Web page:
There’s something about American comedians and Africa, and that include, especially, African American comedians. We’re not sure whether they’re laughing at us or with us. A sort of double consciousness. It’s complicated and probably also more a reflection of wider debates and currents in the US about Africans and about white America and African-Americans. There’s a research project in there somewhere for an intrepid graduate student of the humanities.
By the way, I swear I once saw a notice for a talk at Columbia’s Institute for African-American Studies or was it NYU’s Africana Studies, on this very subject of African-American comedians and Africa. I missed the talk, so I wrote to the departments in question asking about a tape, transcript or the paper. No luck. Maybe someone can help find it.
Anyway, back to my point: I can think of a few examples of this trope.
Not all of it is that terrible. For starters, take this legendary mid-1970s stand-up bit by Richard Pryor on “The African Jungle”:
Incidentally, Pryor visited Kenya in 1979, after which he swore–in an interview with Ebony Magazine–to never use the N-word again. Here’s the New York Times summary of that revelation:
… After touring Kenya’s national museum, Pryor sat in a hotel lobby full of what he described as “gorgeous black people, like everyplace else we’d been. The only people you saw were black. At the hotel, on television, in stores, on the street, in the newspapers, at restaurants, running the government, on advertisements. Everywhere.” That caused Pryor to say: “Jennifer. You know what? There are no niggers here. … The people here, they still have their self-respect, their pride.” In “Pryor Convictions,” Pryor said that he left Africa “regretting ever having uttered the word ‘nigger’ on a stage or off it. It was a wretched word. Its connotations weren’t funny, even when people laughed. “To this day I wish I’d never said the word. I felt its lameness. It was misunderstood by people. They didn’t get what I was talking about. Neither did I. … So I vowed never to say it again.” …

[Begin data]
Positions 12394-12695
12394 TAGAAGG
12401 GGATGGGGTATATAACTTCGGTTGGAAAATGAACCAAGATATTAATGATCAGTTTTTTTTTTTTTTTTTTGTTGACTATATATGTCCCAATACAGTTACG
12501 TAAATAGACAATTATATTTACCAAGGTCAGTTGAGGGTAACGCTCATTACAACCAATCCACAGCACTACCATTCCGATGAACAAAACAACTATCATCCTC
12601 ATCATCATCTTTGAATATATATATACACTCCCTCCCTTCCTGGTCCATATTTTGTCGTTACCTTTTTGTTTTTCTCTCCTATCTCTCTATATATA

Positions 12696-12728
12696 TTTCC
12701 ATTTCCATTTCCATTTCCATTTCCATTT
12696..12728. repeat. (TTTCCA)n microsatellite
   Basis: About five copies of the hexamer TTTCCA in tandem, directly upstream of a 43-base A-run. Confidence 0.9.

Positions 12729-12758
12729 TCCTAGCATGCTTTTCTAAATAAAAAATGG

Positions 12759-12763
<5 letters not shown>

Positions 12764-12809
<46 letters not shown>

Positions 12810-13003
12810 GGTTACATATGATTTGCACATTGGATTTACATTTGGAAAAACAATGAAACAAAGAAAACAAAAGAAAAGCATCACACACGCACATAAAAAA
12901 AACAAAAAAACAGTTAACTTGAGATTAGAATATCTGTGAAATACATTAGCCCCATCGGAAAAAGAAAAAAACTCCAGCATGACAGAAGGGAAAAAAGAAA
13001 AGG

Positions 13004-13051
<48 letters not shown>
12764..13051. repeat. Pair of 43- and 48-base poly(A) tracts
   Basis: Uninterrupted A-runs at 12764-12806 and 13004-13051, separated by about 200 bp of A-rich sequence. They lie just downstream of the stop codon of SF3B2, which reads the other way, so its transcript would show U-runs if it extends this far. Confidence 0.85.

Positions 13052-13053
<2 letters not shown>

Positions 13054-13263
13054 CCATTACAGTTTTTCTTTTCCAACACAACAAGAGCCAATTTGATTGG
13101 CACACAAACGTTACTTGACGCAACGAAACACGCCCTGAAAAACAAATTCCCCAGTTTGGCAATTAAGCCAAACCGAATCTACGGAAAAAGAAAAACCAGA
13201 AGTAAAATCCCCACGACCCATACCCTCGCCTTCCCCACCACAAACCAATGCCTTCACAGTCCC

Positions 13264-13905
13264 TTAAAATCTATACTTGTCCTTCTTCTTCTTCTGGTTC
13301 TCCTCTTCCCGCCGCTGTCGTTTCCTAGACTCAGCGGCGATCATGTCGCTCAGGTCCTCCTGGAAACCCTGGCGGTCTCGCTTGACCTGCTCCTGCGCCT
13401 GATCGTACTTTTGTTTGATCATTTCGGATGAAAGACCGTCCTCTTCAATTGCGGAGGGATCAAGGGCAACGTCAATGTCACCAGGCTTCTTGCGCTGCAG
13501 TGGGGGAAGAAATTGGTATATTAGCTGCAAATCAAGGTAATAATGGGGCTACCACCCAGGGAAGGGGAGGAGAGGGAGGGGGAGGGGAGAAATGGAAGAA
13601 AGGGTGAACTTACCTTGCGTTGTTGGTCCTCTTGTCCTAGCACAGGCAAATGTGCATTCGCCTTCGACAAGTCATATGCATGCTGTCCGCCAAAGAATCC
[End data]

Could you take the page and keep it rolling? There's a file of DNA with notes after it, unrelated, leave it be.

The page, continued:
Now compare Pryor’s subtle humor to the more recent, weak, attempts at laughs by first Jamie Foxx, sort of riffing off Pryor. He visited Mozambique and South Africa while filming “Ali” with Will Smith (both countries standing in as locations for 1974-era Zaire) .
Then there’s the predictable punchline from Chris Rock, who filmed part of his most recent comedy special in Johannesburg:
There’s also the more edgy comedy of the younger Wyatt Cenac, who is also a very good actor (ref: “Medicine for Melancholy”) and makes his living working for Jon Stewart:
And as an extra I could not leave out this clip of white American comedian, Robin Williams, channeling the atrocious “The Gods Must be Crazy” on Jay Leno. I am ambivalent about the clip as there’s some strange genius (like wth Pryor) in how Williams–who worked with Pryor on Saturday Night Live–does the “God Must be Crazy” bit in the same breath as he undermines average Americans comprehensions of “Africa”.